Basically, critical thinking is the evaluation of ideas, and if you are prepared to evaluate assertions, claims, and statements of yourself and others with supporting evidence, examples, data, trend, observations, and other relevant information then you know how to think critically. This looks basic but most often we confuse the evaluation of ideas with the person. And, we are inclined to accept, embrace and express assertions and claims without the evaluation of supporting reasons and premises. Here, I would take the case of Nepal as the general election is upcoming, we have started to hear all sorts of outrageous claims by our politicians, and the most cliched is metamorphosing Nepal into Switzerland, Singapore, or any utopian dreamland. As a critical thinker, you can evaluate this claim by comparing and contrasting Nepal and Switzerland, on different parameters such as geography, history, cultural ethos, ethnic landscapes, demographic factors, political orientations, employment opportunities, and on different economic indexes etc. You can also look at the economic growth of Nepal and predict how many years it would take for the Nepalese economy to progress and even come closer to the Swiss economy. What about Swiss industries and multinational corporations, do we even have a skeleton for such a far-fetched dream?

For evaluation of any claims or justifications, you can use different criteria such as compare/contrast, pros/cons, advantage/disadvantage, strength/ weakness, expansion/limitations, you can also ask questions like why, how, when, where, who, how often or examine assumptions that sustain outrageous claims of the politicians. Similarly, you can also analyze and evaluate how a persuasion or a conclusion has been derived, and more importantly what parameters and premises, evidence, data, facts, probability, or simply from belief systems, ethical principles, and cultural values have been provided for sustaining and supporting a particular claim or assertions.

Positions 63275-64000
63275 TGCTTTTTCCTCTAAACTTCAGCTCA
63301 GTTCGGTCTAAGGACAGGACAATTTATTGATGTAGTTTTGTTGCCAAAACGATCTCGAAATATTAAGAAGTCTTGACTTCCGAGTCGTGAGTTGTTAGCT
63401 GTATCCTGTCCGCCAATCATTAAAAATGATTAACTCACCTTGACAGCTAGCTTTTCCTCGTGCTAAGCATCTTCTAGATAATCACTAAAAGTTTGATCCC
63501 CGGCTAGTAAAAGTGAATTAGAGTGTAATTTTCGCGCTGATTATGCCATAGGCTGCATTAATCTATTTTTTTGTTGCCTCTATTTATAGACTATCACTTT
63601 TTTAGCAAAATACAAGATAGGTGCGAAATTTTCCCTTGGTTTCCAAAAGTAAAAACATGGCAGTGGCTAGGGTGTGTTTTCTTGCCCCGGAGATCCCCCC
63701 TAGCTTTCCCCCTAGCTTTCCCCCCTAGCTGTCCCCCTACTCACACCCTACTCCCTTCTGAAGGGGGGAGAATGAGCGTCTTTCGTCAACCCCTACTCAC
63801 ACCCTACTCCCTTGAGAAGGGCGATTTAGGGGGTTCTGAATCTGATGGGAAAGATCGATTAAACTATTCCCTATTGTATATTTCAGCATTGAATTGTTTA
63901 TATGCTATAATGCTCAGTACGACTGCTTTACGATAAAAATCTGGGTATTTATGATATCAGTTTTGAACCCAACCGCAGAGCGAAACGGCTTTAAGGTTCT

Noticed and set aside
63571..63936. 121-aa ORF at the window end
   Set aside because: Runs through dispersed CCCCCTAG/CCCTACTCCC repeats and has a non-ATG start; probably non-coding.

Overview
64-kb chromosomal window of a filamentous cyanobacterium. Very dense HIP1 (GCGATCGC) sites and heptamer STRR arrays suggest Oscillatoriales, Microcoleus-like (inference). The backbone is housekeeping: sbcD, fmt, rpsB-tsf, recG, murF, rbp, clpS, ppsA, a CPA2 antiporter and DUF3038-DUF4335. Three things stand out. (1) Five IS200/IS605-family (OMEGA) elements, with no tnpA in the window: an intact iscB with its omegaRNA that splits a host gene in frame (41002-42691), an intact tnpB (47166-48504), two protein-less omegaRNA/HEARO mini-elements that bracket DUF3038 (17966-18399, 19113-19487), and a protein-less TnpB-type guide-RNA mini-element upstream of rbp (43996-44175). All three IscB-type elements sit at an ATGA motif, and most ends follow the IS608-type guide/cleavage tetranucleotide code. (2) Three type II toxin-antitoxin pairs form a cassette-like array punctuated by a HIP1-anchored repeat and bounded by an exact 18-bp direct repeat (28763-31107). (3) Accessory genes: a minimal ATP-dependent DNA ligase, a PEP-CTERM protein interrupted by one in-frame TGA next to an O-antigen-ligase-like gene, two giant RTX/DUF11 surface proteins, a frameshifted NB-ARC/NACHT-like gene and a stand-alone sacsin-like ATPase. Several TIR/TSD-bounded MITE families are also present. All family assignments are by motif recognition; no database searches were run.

There are different ways of practicing critical thinking, but the core issue here is that critical thinking is an individual choice and responsibility, and it’s for you to think, question, analyze and evaluate, and if you wish for others to think for you they will do it, but they will also evaluate you as a follower, who can easily be tricked, manipulated and fooled. In a democracy without critical thinkers, that is what politicians think of all us, mindless followers and fools.

Moreover, in these times of fake news, pseudoscience, post-truths, conspiracy theories, and manipulative marketing tactics, more importantly where everyone is entitled to their opinions and expressions, and where everyone has access to different social media platforms to express their outrageous claims and assertions, critical thinking as a tool for examining ideas, in relations to realities of the world and within the framework of evidence, reliable information, and analysis, has indeed become crucial for saving ourselves from believing yet another hoax, safeguarding our minds from embracing expressions out of touch with reality and not to get deceived by unjustified claims and propaganda once again.

About the Author:

Gaurav Ojha is a writer from Kathmandu, Nepal. He works have appeared in Indian Periodical.

Comments are closed.